Quimbee logo with url
From our private database of 14,900+ case briefs...

Loring v. City of Boston

Massachusetts Supreme Court
48 Mass. 409 (1844)


Facts

On May 27, 1837, the City of Boston (city) (defendant) advertised a $1,000 reward for anyone that caught and convicted a person setting fire to a building within the city. The reward was in response to a number of fires that had recently been set in the city. The ad ran in the papers for a week. In January of 1841, Loring (plaintiff) apprehended a man suspected of starting a fire. The man was convicted in March of 1841. Following the conviction, Loring sued the city seeking the $1,000 reward. The city argued that the offer was made in an emergency situation almost four years prior to Loring’s performance of its terms and should not be considered a continuing offer.

Rule of Law

Issue

Holding and Reasoning (Shaw, C.J.)

What to do next…

  1. Unlock this case brief with a free (no-commitment) trial membership of Quimbee.

    You’ll be in good company: Quimbee is one of the most widely used and trusted sites for law students, serving more than 97,000 law students since 2011. Some law schools—such as Yale, Vanderbilt, Berkeley, and the University of Illinois—even subscribe directly to Quimbee for all their law students. Read our student testimonials.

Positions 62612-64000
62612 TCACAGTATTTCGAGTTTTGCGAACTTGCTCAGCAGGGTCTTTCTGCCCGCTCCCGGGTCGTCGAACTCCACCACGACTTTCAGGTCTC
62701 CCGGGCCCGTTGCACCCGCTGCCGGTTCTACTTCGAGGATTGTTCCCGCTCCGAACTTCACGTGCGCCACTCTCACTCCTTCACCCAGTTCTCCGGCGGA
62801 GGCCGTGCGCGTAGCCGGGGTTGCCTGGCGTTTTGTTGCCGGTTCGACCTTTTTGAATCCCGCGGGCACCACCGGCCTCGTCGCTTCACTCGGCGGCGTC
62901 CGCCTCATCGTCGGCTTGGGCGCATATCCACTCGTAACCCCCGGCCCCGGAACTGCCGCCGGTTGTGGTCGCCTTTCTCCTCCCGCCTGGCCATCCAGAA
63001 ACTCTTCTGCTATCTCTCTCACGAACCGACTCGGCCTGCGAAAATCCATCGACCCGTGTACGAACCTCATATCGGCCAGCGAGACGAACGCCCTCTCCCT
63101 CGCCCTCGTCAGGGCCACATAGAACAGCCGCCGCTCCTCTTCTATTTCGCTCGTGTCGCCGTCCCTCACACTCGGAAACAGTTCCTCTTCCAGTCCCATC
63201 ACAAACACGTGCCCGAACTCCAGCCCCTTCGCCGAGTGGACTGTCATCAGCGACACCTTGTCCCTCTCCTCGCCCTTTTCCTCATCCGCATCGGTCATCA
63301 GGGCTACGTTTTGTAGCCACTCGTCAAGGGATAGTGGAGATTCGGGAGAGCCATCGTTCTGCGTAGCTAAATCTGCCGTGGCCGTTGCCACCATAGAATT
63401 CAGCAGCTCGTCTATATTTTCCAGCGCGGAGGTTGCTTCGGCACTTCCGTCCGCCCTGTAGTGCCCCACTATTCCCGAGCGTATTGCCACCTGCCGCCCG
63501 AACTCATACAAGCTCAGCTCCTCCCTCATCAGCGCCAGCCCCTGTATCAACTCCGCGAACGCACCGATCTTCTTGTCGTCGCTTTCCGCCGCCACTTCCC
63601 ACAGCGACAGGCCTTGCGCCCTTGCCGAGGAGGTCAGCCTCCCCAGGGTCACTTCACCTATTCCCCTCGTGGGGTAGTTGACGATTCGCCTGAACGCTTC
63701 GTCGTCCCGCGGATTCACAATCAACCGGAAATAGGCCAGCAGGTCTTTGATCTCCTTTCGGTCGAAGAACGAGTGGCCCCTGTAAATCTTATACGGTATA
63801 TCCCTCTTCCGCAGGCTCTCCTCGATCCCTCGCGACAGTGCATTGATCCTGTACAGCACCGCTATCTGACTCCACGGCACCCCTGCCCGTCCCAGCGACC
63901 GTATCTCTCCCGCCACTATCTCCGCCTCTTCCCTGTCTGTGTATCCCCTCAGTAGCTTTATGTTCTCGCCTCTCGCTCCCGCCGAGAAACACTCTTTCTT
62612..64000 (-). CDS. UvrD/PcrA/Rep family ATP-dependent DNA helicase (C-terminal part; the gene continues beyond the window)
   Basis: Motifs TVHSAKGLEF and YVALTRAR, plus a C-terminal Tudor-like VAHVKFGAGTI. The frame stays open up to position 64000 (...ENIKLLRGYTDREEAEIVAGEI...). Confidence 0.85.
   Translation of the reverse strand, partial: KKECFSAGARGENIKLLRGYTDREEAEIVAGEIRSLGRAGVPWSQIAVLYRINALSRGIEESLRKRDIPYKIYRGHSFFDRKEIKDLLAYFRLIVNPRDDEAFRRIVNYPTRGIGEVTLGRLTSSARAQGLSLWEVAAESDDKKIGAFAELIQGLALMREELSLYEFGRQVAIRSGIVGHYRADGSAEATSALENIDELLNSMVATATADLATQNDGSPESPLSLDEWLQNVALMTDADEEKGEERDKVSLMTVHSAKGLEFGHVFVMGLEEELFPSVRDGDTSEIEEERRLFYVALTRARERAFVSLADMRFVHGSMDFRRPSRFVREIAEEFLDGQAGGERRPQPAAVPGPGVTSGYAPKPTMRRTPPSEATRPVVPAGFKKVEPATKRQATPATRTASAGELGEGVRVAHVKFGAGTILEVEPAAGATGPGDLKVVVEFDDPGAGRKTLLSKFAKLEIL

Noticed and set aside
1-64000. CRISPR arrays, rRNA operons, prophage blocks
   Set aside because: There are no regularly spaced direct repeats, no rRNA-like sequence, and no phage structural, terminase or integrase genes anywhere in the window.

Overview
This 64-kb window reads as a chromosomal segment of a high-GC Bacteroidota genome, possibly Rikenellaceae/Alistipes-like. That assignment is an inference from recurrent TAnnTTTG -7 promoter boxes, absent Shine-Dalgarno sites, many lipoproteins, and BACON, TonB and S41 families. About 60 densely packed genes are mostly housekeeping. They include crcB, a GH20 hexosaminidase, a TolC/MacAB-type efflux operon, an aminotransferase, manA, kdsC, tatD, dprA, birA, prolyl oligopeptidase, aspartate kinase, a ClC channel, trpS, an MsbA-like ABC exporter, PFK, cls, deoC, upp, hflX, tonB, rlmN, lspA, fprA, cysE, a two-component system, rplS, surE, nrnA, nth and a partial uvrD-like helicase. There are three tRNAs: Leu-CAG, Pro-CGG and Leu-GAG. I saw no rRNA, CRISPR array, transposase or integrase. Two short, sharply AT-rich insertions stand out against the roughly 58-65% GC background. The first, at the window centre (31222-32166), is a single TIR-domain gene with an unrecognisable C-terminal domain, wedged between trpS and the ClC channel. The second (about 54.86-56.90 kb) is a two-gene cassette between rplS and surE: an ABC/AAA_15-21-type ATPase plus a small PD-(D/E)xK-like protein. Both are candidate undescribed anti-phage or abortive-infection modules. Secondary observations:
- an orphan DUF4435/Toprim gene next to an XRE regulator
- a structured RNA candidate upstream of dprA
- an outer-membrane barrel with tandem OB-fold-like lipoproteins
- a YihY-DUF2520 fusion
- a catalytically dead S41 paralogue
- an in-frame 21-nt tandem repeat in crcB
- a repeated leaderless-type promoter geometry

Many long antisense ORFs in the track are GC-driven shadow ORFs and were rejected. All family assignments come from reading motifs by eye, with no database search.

2. Learn more about Quimbee’s unique (and proven) approach to achieving great grades at law school.

    Quimbee is a company hell-bent on one thing: helping you get an “A” in every course you take in law school, so you can graduate at the top of your class and get a high-paying law job. We’re not just a study aid for law students; we’re the study aid for law students. Read more about Quimbee.

Here's why 284,000 law students have relied on our case briefs:

  • Written by law professors and practitioners, not other law students. 14,900 briefs, keyed to 201 casebooks. Top-notch customer support.
  • The right amount of information, includes the facts, issues, rule of law, holding and reasoning, and any concurrences and dissents.
  • Access in your classes, works on your mobile and tablet. Massive library of related video lessons and high quality multiple-choice questions.
  • Easy to use, uniform format for every case brief. Written in plain English, not in legalese. Our briefs summarize and simplify; they don’t just repeat the court’s language.